Not a week had passed before the girl returned. She still wore a white dress, but it was cleaner, and her hair was less tangled, her limbs less scraped. “I know the way now,” she said, “and it is not so hard a climb, if you know the way.” She leaned against the tree’s trunk for a moment, taking shelter from the sun. “You are a very friendly and a very beautiful tree, and I think I shall visit you often.” And then she laughed, and spun, and her white dress whirled around her like snow on the wind, and she danced beneath the tree until the sun was low in the sky. And when she left, she smiled a special smile and she said, “Thank you for keeping my secret. I will come back, when I can.”
And she did come back, when she could. Sometimes she came many days in a row, and other times a week or more passed between, but she always came back. And she always wore her white dress, and laughed and sang and danced beneath the boughs of the tree.
And so the tree knew what it was to have a friend.
Years passed, and the girl became a young woman, and though she still climbed the hill, she did so less often with every turn of the seasons. The tree sometimes saw her walking in the village with a young man, and laughing with him, and dancing with him, and it understood. It had always been alone, and trees know how to be alone, but humans were never meant to be. And sometimes the young woman brought her young man up the hill, carefully showing him the way, though he always climbed it a little bit less gracefully than she did. They danced and laughed with each other beneath the tree’s branches, and it was content. And whenever she left, she whispered, “Thank you for keeping my secret,” and smiled the special smile that she never smiled in the streets of the village below.
And so the tree knew what it was to love someone.
Still time went on, and the young woman was not young anymore, and the tree watched her and the man wed one another by the shore of the blue-green lake, and walk the village streets with their children. As her family grew larger, she had less and less time to visit the tree, but still she came, by herself or with her husband and her three little boys, who became young men and then were not young anymore themselves. When her boys were grown and gone away, she came without them, though now years sometimes passed by between, and her blonde hair was more grey each time. And always she wore her white dress, and though the climb left her too tired and weak to dance, she laid beneath the tree and laughed and smiled her special smile.
Finally, after a very long time, she came no more. The tree understood this, too—it knew how to be alone, and it had a long memory full of her smile, and though trees live very long lives, humans do not. She was too old now to climb over the gorges and through the brush and up the steep hill. But it felt lonely again, in a way it had not for many years.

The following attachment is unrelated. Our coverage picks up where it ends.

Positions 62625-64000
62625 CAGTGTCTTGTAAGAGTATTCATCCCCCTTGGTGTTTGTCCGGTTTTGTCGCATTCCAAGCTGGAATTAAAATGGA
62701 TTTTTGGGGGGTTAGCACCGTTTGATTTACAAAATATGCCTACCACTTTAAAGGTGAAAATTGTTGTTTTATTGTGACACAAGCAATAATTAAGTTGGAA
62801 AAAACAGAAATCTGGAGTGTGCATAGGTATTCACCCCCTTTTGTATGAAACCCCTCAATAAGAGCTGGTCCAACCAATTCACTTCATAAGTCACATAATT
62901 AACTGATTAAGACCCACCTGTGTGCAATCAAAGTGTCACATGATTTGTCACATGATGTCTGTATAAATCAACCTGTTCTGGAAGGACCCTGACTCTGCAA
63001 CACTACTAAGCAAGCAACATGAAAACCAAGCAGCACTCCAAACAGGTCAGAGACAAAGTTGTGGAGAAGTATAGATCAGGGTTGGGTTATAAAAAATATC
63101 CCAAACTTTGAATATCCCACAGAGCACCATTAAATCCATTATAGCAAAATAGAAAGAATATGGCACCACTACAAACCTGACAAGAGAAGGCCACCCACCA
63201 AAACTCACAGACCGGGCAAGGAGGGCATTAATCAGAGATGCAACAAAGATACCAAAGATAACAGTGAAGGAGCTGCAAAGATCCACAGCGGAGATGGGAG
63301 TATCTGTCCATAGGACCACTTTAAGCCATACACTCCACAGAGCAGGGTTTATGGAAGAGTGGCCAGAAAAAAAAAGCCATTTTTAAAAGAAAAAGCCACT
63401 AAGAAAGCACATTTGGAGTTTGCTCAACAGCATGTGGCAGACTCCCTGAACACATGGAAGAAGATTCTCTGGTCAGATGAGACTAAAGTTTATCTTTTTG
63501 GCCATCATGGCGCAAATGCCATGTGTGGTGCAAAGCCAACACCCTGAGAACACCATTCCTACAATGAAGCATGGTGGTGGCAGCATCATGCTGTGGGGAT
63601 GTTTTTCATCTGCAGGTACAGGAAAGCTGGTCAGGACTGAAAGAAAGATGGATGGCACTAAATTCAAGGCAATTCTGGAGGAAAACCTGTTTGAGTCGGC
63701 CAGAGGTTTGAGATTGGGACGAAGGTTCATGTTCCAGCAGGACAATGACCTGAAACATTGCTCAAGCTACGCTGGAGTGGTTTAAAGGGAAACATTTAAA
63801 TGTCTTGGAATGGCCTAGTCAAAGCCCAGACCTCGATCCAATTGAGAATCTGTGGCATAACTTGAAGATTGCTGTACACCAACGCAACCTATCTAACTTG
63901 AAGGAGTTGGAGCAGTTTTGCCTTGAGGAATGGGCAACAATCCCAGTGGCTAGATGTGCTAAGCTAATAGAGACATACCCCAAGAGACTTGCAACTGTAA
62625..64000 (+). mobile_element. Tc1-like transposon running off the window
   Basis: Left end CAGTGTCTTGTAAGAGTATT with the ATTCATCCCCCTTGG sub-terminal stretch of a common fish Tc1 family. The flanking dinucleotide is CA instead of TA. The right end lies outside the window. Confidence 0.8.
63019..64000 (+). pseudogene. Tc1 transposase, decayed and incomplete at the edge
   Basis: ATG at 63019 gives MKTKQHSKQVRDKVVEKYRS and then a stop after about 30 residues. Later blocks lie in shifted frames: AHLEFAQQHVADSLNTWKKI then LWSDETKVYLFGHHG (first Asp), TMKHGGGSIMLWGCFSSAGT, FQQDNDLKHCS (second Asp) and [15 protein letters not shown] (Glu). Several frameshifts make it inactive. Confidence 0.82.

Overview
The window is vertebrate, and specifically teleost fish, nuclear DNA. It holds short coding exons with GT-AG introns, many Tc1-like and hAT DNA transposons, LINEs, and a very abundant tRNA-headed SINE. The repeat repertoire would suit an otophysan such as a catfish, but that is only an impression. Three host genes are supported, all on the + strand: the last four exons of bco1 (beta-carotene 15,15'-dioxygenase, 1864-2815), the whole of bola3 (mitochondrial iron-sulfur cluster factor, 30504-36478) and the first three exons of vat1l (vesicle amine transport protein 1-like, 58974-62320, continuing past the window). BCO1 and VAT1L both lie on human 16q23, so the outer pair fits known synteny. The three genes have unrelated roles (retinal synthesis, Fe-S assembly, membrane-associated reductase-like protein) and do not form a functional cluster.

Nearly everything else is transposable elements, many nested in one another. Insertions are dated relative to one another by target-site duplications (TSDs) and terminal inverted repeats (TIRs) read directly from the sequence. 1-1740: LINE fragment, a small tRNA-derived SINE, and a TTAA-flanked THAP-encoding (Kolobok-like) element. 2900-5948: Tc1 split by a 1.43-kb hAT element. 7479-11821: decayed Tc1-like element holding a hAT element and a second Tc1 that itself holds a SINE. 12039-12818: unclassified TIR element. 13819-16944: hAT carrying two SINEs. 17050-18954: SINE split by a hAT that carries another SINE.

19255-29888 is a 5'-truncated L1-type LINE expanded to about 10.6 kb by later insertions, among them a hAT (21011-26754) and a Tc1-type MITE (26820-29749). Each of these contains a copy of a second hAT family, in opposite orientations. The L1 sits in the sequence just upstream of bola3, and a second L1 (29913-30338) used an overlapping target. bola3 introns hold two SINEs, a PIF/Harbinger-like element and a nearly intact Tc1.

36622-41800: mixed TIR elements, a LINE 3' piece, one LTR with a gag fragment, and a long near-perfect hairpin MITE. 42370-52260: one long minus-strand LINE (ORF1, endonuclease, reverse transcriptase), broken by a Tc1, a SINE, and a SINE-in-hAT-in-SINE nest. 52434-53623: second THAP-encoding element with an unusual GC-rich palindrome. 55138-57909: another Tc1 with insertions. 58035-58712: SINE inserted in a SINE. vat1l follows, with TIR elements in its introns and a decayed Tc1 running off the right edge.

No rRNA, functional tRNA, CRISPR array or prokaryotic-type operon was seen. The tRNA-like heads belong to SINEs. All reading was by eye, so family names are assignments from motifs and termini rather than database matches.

And then one day, an old man climbed the hill, with three little boys who had grown into men, and their own little girls and boys behind, and they carried a long wooden box with them, and laid it before the tree. Inside was a very old woman in a white dress who would never laugh or dance again, and her eyes were closed, but still she smiled her special smile.
They buried her beneath the roots of the tree, and while they dug, it clutched a smooth white stone close and let no one see it, because it knew what it was to keep a secret. For a time, the old man and his sons and his sons’ children cried and laughed and told stories beneath the tree, and when they were done, the old man placed a hand on its trunk, and he said, “She told me to thank you for keeping her secret, though she never told me what it was,” and then he followed his sons away. And when they were gone, the tree’s leaves fell like tears to mark the spot where the old woman lay.
And so the tree knew what it was to weep over a loved one lost.
Decades more went by, and at first the old woman’s sons and grandchildren came to visit from time to time, and then less, and then they forgot and came no more. The village grew into a town, and then a city, and little girls stopped burying smooth white stones under friendly trees. The tree was alone once more.
But trees know how to be alone, and alone and lonely are not always the same thing.
Now it knew what it was to keep a little girl’s secret, and to have a young woman in a white dress dance under its boughs, and to love a woman grown and her three little boys, and to weep for an old woman with a special smile resting forever beneath its roots. While it held her secret stone and remembered those things, she would live in the memories, and it could never feel lonely.
And trees have very long memories.
It still stands there today, a lone tree atop a hill overlooking the city and the blue-green lake. And sometimes, even now, when it is silhouetted against a bright blue sky and the sun is falling behind it just so, someone in the city looks up, and just for an instant, sees a young woman in a white dress dancing in the shade.